” … how we cook can make our lives easier, make us feel better and more alive, and connect ourselves, to others and the world.” Simply Nigella

Life lessons from Nigella - Banana, White Chocolate and Cherry Cupcakes

Banana, White Chocolate and Cherry Cupcakes – How To Be A Domestic Goddess

Are you a Nigella fan too? Do you have a favourite recipe? Do you collect cookbooks too?

Linking up with Kylie for IBOT

  • I’m a huge fan of Nigella. Hoping to meet her at an event here in WA this year.

    All I can think of is soup right now after reading this and bone broth. Can’t get enough of bone broth. Do you think my sound asleep family might cause a fuss if I start making soup at 3am? Probably best to wait.

    • Bone broth is so good for you – I love a bit of late night, mid night baking – if only my kitchen was sound proofed! If you get to meet Nigella, you’re in for a treat!

  • Luce

    Oh what a very interesting article Sammie. As you know I love Nigella and over the years I have collected many cookbooks and one of the most favourite things I do is read them at night in bed.
    Over the last few years I have given many of my cookbooks away as you know I too am a minimalist but I have kept my Nigella.

  • LydiaCLee

    I love that ‘treat yourself like someone who matters’. That’s fantastic. And not limited to single households. You know I’m going to have to write about that one!

  • I adore Nigella- she’s a very smart woman as well as a cracking cook and her recipes seem designed to share with a family or crowd of mates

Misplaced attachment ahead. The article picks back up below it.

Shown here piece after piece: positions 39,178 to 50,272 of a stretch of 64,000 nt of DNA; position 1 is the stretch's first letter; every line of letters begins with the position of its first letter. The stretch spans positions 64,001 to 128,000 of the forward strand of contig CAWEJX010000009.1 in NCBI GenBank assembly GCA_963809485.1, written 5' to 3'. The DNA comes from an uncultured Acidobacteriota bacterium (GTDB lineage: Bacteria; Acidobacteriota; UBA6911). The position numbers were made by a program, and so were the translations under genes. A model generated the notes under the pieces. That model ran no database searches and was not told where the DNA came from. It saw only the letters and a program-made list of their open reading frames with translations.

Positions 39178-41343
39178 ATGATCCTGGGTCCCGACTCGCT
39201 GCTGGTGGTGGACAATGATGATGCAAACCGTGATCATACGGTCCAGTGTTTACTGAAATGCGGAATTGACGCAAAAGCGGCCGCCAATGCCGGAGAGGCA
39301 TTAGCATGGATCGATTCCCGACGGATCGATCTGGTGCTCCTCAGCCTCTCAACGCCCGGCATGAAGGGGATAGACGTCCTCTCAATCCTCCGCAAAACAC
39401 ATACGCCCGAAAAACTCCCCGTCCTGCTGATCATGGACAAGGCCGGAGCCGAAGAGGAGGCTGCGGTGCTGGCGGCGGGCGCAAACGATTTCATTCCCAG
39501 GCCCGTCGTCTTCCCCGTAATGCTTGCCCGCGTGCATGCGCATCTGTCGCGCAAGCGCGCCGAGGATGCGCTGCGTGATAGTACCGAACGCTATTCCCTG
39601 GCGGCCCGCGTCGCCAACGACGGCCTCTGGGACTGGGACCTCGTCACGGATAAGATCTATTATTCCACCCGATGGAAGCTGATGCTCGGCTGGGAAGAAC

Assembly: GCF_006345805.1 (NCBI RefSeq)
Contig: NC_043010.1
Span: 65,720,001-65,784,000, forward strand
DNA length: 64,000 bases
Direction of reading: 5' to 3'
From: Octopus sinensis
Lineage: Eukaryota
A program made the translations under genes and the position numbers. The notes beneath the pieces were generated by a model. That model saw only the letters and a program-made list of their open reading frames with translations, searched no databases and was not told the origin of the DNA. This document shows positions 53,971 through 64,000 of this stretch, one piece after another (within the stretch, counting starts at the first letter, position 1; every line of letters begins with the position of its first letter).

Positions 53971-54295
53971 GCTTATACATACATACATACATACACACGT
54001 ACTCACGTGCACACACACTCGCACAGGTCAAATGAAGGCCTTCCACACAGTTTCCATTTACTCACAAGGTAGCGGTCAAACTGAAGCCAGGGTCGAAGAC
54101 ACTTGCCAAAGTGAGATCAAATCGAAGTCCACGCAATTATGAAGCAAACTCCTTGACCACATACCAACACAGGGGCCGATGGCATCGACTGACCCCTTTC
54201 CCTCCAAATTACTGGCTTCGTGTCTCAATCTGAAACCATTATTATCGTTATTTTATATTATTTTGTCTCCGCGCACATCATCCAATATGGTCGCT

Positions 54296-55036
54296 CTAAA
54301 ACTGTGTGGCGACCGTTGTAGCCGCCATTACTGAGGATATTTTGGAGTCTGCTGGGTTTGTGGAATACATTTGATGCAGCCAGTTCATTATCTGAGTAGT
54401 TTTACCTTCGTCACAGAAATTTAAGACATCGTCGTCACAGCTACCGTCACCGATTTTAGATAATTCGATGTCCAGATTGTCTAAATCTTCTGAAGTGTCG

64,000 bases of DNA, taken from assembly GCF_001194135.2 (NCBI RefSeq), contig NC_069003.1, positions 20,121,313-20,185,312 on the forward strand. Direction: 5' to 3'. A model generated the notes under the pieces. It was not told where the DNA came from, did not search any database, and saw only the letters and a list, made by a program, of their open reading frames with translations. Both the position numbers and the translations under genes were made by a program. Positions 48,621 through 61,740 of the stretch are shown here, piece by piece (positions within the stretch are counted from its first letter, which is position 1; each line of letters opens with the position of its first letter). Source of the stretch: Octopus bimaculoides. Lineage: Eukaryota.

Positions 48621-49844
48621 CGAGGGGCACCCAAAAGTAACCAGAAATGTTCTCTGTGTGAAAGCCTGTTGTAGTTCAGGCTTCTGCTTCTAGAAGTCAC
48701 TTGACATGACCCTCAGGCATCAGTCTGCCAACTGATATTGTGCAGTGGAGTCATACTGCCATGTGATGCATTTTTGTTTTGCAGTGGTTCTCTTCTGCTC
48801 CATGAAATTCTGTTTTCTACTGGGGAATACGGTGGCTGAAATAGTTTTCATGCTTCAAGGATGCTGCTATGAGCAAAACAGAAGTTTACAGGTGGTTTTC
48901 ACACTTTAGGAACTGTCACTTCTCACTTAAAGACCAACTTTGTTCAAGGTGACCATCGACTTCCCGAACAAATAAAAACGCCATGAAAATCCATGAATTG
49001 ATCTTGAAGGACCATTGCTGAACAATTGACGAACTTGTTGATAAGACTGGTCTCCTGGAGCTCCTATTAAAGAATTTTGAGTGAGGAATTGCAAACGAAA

• Ingrid – fabulous and fun life

    These are great life lessons. I especially like the one about cooking for yourself being an act of kindness.

    I do have a large collection of cookbooks which I have rationalised and culled a bit over the last few months. But knowing me I will continue buying new cookbooks that appeal to me as they are released!


  • Cate Brickell

    I haven’t bought any cookbooks for years! terrible, I know, but I prefer baking, not cooking (and I do believe there is a difference)… maybe it’s time I hunted down a new cookbook for inspiration, though

  • “If you don’t like cooking, don’t do it. Why make yourself miserable?” I think I just might be in love with Nigella 🤪

    Seriously, so many take aways from the post. Thank you so much for sharing. Xx

  • Get mindful in the kitchen – that is what I need to do. I hate cooking. I look at it as a chore but if I actually slowed down, took in the veggies and chopped and breathed and talked to family – I might start to say to myself – it’s a gift of time given to you, not taken away.

  • I love Nigella – and it would have been fantastic to see her in person. Speaking of seeing people in person, I would love to catch up with you soon xox

    • It was so awesome seeing her live. And yes, I’d love to see you in person too – I can’t believe it’s been so long. Where does the time go?!

  • I love her- ever since I saw one of her cooking shows in the old days and she was so real and funny rather than trying to be perfect. I love how her comments here all tie in perfectly to self care and mindfulness and connection. Some people see food simply as energy and others have the full experience on every level. Thanks for this and I will have to check out her new cookbook at the library as well. We have too many cookbooks so I have put a ban on them for now (I definitely buy them to enjoy vicariously and hope my husband or daughter will cook for me from them as I am one of those who don’t like to cook)